1. Aqueous solutions of ionic compounds (also known as “salts”) take on the color of the solid solute. Observe the sample solutions on the front bench and notice that each solution matches the color of the solute.
The only apparent exception is that “white” salts don’t give white solutions, they give “colorless” ones. That’s because the crystals are actually colorless, but all the light traveling through them mixes and diffracts and interferes and blends to produce white. A huge crystal of table salt is actually transparent (there’s one at the Smithsonian Institution that’s a couple of feet tall, and it’s amazing).
What color are the crystals of sodium nitrate? What is it’s formula?
2. Obtain a small test tube, and fill it approximately ½ way with lead (II) nitrate solution. What is the formula for lead (II) nitrate? What color do you expect it's crystals to be?
3. Obtain another small test tube, and put a tiny scoop of sodium iodide powder in it. What color is solid sodium iodide? What is it’s formula?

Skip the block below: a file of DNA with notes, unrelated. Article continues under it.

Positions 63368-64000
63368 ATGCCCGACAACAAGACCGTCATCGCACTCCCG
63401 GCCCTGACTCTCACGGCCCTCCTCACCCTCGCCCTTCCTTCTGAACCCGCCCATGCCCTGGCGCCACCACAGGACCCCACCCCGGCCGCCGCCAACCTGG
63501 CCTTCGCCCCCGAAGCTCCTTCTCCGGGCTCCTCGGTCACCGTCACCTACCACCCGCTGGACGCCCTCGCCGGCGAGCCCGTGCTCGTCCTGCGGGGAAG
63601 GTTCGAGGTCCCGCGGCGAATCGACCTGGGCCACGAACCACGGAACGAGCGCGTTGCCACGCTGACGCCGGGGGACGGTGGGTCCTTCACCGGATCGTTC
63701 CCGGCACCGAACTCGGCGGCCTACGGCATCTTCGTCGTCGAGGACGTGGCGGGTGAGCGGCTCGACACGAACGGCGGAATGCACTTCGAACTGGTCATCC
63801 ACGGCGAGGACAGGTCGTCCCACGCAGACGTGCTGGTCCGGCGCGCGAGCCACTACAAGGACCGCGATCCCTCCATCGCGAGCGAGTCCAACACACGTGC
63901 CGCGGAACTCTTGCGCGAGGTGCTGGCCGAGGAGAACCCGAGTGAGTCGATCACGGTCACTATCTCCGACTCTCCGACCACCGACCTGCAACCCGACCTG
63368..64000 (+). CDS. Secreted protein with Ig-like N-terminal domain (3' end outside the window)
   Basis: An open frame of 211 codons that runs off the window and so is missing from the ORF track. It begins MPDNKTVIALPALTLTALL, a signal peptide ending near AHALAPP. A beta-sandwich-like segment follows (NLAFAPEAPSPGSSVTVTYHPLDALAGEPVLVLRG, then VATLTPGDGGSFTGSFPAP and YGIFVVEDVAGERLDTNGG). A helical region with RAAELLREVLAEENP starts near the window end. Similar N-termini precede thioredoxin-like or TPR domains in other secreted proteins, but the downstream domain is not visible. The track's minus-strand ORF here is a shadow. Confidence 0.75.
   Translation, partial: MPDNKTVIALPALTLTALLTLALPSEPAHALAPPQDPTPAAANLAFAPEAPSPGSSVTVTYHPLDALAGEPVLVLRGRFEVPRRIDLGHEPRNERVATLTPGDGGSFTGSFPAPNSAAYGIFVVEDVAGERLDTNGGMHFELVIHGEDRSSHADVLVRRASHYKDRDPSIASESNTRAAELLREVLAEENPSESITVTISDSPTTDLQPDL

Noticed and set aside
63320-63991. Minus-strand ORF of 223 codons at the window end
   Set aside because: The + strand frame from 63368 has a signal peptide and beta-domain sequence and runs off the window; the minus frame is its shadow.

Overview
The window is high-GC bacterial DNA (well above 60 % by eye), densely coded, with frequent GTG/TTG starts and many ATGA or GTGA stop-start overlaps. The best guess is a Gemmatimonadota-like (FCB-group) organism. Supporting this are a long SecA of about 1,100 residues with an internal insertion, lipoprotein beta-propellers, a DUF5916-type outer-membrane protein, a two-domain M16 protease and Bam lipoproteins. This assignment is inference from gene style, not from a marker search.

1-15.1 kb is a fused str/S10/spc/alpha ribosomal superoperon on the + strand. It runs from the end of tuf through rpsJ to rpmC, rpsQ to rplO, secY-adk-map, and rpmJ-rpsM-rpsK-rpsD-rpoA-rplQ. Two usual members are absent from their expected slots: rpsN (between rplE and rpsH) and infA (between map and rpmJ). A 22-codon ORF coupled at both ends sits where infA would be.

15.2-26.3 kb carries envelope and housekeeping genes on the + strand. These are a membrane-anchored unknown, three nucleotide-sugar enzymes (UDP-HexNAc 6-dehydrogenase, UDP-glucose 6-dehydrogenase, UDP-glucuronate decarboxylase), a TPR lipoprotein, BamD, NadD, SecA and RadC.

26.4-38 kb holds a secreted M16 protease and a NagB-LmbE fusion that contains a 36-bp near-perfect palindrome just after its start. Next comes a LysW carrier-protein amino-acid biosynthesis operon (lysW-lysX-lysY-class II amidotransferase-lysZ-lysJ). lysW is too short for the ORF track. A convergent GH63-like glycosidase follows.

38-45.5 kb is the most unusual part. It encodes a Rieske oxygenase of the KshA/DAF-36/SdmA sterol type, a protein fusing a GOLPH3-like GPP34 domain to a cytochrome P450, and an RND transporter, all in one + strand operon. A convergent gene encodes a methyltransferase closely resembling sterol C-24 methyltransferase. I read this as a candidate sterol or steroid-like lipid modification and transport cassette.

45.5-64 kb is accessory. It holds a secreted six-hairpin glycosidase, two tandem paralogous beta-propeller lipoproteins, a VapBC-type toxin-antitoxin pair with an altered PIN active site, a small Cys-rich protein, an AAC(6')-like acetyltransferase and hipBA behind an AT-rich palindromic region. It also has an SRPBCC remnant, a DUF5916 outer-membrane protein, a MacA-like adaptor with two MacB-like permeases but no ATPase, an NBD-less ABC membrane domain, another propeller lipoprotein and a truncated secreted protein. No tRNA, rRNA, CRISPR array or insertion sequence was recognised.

4. Add water to the sodium iodide until the test tube is about ½ full. What color is the solution?
5. Pour both solutions into a larger test tube. What happens?
6. Write the skeleton equation for the reaction that just occurred. You will need to figure out the formulas of the products.
7. Write the complete balanced equation for the reaction that just occurred.
8. Which compound in #7 was the visible one? Explain how you could tell.
9. Dispose of the solutions according to your teacher. DO NOT put them down the drain!
10. What type of reaction was this? (Synthesis, etc)
[MHS Chemistry page]